The highlights of 2012 for COMESA included the launch of an innovation leadership training programme in conjunction with Harvard University’s Kennedy School of Government, the beginning of live operations of COMESA’s much anticipated Regional Payment and Settlement System (REPSS) and Uganda’s accession to the COMESA FTA. The transition period for the implementation of the COMESA Customs Union, meanwhile, was extended for a further two years in order for outstanding issues and concerns to be addressed. For the EAC, the highlights of 2012 included the holding of the second TPR and the establishment of closer ties with the United States through a new trade and investment partnership. The EAC also formulated an action plan for the implementation of an EAC Industrialisation Policy and Strategy and continued with negotiations on the EAC Monetary Union Protocol. Nevertheless, integration in the EAC continues to be hampered by difficulties relating to the implementation of the single customs territory and the Common Market Protocol.

For SADC, the highlights of 2012 – the year in which the SADC FTA is supposed to be fully implemented – included the signing by most SADC member states of the SADC Protocol on Trade in Services, the launch of the Revised Strategic Indicative Plan of the Organ (SIPO) and the launch of a new SADC website. On a less positive note, the fate of the SADC Tribunal was sealed at the Summit in Maputo in August when it was decided that the region’s citizens would not have direct access to the court. According to the final communiqué from the Summit, SADC leaders “resolved that a new Protocol on the Tribunal should be negotiated and its mandate confined to interpretation of the SADC Treaty and Protocols relating to disputes between Member States”. Within the Southern African Customs Union (SACU), much of 2012 was devoted to developing a common industrial policy as well as discussions on potential modifications to the existing SACU revenue sharing arrangement. Furthermore, negotiations towards a SACU-India preferential trade agreement also gathered momentum during the year, and it is hoped that an agreement will be forthcoming next year.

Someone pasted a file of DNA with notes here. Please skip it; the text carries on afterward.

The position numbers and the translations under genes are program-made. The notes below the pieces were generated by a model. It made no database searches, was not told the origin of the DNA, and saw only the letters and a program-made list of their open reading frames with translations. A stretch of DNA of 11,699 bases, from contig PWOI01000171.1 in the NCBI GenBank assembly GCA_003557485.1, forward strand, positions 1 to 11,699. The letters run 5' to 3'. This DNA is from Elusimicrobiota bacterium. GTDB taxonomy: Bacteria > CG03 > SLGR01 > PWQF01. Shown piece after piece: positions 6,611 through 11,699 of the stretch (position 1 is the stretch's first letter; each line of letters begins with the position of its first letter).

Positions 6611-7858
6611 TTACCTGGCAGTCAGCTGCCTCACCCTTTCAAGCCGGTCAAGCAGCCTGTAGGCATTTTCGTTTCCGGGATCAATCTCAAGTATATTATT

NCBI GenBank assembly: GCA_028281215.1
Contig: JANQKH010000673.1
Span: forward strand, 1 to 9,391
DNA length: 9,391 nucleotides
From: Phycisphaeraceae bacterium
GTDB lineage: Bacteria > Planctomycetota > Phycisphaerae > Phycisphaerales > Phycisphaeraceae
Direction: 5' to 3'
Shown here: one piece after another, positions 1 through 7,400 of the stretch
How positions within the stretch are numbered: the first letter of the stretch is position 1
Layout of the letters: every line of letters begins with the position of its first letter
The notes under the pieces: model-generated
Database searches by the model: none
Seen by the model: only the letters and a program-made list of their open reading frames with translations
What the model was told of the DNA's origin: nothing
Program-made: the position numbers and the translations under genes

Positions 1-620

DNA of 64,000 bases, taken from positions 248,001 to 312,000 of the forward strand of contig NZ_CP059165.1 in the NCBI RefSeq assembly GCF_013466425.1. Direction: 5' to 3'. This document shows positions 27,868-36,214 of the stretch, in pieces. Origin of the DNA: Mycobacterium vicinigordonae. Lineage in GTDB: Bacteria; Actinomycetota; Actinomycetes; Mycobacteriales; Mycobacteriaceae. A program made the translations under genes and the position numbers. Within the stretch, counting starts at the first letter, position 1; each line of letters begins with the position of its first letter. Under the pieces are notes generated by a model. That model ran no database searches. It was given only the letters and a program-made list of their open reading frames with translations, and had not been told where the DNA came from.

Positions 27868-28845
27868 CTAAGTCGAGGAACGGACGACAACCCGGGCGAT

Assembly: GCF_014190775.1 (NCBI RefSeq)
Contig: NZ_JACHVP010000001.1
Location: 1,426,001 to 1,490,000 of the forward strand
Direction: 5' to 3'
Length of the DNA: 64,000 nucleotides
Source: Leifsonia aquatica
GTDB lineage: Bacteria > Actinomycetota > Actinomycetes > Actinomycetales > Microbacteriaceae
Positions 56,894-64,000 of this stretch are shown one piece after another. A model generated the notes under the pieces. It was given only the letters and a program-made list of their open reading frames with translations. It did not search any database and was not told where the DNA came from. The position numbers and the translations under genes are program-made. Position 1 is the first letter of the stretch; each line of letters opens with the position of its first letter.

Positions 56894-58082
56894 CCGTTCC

With regard to African countries’ trade relations with non-African partners, one of the most important events of 2012 was the extension of the ‘third country fabric’ provisions of the United States’ African Growth and Opportunity Act (AGOA). These provisions, which allow for eligible African countries to use imported fabric in their garment exports to the US, were set to expire this year but have now been extended to 2015.

On the Economic Partnership Agreement (EPA) front, the European Parliament voted in September to extend by two years the January 2014 deadline set by the European Commission for ACP countries to have taken steps to ratify and implement their relevant EPA agreement. Under the new proposal, countries not having taken these steps within the specified timeframe will lose their preferential access to the EU market provided under the various EPAs, and will either fall under one of the schemes of the new Generalised System of Preferences or will have no preferences. Regarding the specific EPA agreements, the interim EPA between the EU and four countries of the Eastern and Southern Africa (ESA) bloc – Mauritius, Madagascar, Seychelles and Zimbabwe – came into effect in May this year, becoming the first interim EPA between the EU and an African region to be applied. Meanwhile, despite progress in some areas, negotiations towards the conclusion of the EAC and SADC EPAs remain bogged down by numerous contentious issues such as agricultural market access, export taxes, the ‘MFN clause’, rules of origin and various so-called ‘new issues’.

In South Africa, a number of trade-related issues hit the headlines in 2012. In January, Minister of Trade and Industry Dr Rob Davies announced plans to introduce special economic zones (SEZs) in the country in order to advance the government’s strategic objectives of industrialisation, regional development and job creation. March saw the conclusion of the long-running Massmart-Walmart saga, as the Competition Appeal Court approved the merger of the two companies subject to certain conditions. Then in June, Brazil initiated a dispute against South Africa at the WTO following South Africa’s imposition of anti-dumping duties on imports of frozen chicken from Brazil earlier in the year. Finally, in September, Minister Davies indicated that the government would refrain from entering into bilateral investment treaties in the future, except under certain compelling circumstances, thereby signalling a notable shift in South Africa’s approach to foreign investment.



Various tralac Discussion Notes: http://www.tralac.org/discussions.html

COMESA website: http://www.comesa.int/

EAC website: http://www.eac.int/

SADC website: http://www.sadc.int/

WTO website: http://www.wto.org/

TradeMark Southern Africa: http://www.trademarksa.org/latest-news

European Centre for Development Policy Management (ECDPM) website: http://www.ecdpm.org/